Indian Pediatrics 2002; 39:1149-1152
Restrictive Dermopathy - A Case Report
B. Mahadevan K. Karthikeyan* B. Vishnu Bhat D.M. Thappa*
Restrictive dermopathy (RD) is one of the lethal forms of autosomal recessive skin dysplasia(1). This was first described by Witt et al.(2) in 1986 as a syndrome characterized by rigid or thick skin involving the entire body, dysmorphic facies, arthrogryposis multiplex and pulmonary hypoplasia. It is a rare disorder and only few cases have been reported in the literature(3). Here we report a case of restrictive dermopathy in a preterm newborn.
The female newborn was born to non-consanguineous parents at 32 weeks of gestation by spontaneous vaginal delivery to a 26 years old second gravida mother. The present pregnancy was complicated by pregnancy induced hypertension. Ultrasono-gram at 31 weeks of gestation revealed intrauterine growth retardation and polyhydramnios. The newborn had an apgar score 4 at 1 minute and 5 at 10 minutes and required active resuscitation.
On examination, the infant had characteristic facies with pinched nose, open mouth and micrognathia. The ears were low set. The birth weight was 1.2 kg, head circumference 27.5 cm and the crown-heel length 25.5 cm. The skin of the entire body was shiny and taut with prominent veins on the trunk. The mouth was small and locked in an open position. The cheeks were full and prominent. The nipple and areola were prominent. The skin was fissured at the flexures and erosive ulcers were seen at the pressure sites. The fingers were short, thin, and fixed in partial flexion. Hands and feet were edematous. Ankylosis was observed at hip, knee, ankle, shoulder, elbow, wrist and interphalangeal joints (Fig.1)
Blood biochemistry did not reveal any abnormalities. Her hemogram was normal. Her VDRL, ANA and ELISA for HIV antibodies were negative. Serum calcium was normal and blood culture was sterile. Skiagram of chest revealed thin cortex with poor mineralisation of long bones. The lateral end of clavicle was hypoplastic. The ribs were slender and irregular. Echocardiogram was normal.
Histopathological examination of the representative skin revealed normal epidermis. The dermis showed dense bands of collagen fibers oriented parallel to epidermis. Further, sebaceous and eccrine glands were reduced in number. Hair follicles were not visualized in the specimen. Elastin was absent in the dermis indicated by negative staining for elastin.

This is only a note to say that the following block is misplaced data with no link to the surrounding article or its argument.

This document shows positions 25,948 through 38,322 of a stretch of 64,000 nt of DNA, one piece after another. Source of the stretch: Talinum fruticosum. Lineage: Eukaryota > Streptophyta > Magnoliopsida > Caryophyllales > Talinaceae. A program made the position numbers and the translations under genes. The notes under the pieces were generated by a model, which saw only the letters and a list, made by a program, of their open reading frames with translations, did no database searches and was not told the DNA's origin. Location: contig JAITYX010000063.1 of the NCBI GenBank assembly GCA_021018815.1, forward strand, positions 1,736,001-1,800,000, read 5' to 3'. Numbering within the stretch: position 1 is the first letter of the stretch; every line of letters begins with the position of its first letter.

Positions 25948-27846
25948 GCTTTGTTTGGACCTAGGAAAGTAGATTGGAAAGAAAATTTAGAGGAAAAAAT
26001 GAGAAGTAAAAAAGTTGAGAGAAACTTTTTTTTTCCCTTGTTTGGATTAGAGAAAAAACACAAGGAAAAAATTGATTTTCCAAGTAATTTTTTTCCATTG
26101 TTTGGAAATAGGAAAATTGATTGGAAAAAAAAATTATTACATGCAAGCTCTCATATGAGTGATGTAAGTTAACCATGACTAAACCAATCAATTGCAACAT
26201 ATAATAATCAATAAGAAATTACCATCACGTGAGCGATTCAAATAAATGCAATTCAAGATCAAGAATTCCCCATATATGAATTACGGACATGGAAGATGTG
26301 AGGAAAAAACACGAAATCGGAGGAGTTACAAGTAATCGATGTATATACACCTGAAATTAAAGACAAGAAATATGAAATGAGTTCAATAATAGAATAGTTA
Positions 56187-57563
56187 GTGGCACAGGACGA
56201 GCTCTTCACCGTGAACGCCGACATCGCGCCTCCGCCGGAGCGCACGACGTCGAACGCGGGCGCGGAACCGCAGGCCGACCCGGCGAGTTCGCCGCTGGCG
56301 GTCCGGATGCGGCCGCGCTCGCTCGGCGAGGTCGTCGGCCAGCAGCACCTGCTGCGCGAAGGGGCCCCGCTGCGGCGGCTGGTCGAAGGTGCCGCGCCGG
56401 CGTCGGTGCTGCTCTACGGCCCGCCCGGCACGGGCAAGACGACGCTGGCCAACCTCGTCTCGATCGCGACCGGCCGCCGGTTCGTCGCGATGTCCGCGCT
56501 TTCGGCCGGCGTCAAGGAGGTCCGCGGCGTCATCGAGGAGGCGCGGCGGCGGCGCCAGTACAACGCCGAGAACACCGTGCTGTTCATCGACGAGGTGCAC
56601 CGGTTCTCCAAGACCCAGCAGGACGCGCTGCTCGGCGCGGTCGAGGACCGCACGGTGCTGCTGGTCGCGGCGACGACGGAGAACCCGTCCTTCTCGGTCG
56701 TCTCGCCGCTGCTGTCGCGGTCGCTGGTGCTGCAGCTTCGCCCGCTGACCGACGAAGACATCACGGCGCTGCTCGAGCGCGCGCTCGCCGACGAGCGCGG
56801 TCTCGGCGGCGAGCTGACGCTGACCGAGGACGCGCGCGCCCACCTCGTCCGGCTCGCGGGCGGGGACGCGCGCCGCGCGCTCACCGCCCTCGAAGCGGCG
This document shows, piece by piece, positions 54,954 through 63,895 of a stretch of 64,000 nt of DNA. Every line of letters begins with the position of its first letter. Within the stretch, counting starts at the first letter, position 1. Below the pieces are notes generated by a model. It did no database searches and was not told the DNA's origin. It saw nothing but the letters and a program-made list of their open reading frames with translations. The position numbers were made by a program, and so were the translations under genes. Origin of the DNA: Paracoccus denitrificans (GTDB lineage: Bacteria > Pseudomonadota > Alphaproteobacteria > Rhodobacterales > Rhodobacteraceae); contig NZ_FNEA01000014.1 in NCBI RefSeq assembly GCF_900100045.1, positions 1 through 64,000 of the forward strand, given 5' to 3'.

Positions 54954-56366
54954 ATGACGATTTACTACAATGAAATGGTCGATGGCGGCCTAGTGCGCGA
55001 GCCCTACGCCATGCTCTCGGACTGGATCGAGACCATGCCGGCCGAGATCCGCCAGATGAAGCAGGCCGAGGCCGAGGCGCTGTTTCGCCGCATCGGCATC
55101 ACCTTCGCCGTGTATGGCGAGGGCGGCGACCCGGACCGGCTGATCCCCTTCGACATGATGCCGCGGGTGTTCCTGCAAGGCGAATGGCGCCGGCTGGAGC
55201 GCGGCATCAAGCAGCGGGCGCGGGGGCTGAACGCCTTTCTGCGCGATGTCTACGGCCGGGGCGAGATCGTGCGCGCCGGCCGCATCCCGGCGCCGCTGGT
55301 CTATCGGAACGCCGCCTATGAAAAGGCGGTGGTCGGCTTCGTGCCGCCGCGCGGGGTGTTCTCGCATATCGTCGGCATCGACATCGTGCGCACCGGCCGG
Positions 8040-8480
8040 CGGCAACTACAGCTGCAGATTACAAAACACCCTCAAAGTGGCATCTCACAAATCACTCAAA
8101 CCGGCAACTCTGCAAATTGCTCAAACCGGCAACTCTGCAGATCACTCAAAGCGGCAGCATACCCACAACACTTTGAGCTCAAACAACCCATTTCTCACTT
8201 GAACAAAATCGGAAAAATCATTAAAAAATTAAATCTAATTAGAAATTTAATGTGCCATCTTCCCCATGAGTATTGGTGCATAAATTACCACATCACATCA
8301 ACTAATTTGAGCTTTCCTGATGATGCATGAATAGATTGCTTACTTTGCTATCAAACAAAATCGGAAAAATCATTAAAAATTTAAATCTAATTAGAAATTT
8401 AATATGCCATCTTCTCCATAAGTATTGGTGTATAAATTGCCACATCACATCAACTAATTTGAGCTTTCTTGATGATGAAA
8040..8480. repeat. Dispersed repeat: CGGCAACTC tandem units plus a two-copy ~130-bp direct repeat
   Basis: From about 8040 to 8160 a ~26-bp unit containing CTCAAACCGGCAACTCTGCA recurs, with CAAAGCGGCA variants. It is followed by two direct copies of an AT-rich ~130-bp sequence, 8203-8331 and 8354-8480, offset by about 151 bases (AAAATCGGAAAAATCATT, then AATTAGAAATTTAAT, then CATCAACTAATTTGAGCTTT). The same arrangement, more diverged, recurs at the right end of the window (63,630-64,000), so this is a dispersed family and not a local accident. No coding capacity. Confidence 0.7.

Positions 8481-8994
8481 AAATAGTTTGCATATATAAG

Baby was given intravenous fluids, antibiotics and oxygen by hood initially followed by intragastric feedings. She expired on tenth day due to respiratory insufficiency.
Restrictive dermopathy (RD) is characterized by abnormal facies, tight skin and secondary joint changes that are diagnostic(1). The skin is shiny and taut. The face is typical with a small, fixed and round open mouth, micrognathia, small nose and widely set ears(1,3). The face is expressionless with blurring of groove between nose and cheek and sparse or absent eyelashes, best described as ‘Asiatic porcelain doll"(1). Nipple and superficial vasculature are prominent because of atrophic epidermis. The skin may be fissured and eroded because of its rigidity. The nails may be short or very long and may be discolored or hypoplastic. Histopathological features include hyperkeratosis, parakeratosis and abnormal keratohyaline granules. The dermoepidermal junction is flat with complete lack of rete ridges. The dermis is thin with dense, thin collagen fibers parallel with epidermis, resembling in a scar or tendon and subcutis is thick with hypoplastic eccrine and sebaceous glands. The elastin fibers are absent in dermis(4,5). The other salient feature is multiple joint contractures (arthrogryposis)(3). The clavicles are thin and dysplastic. Pulmonary hypoplasia can occur in these patients and is usually fatal. The other rare features include premature teeth, choanal atresia, submucous cleft palate, hypospadias, urethral duplication, adrenal hypoplasia, patent ductus arteriosus, artrial septal defect and rocker bottom feet(2).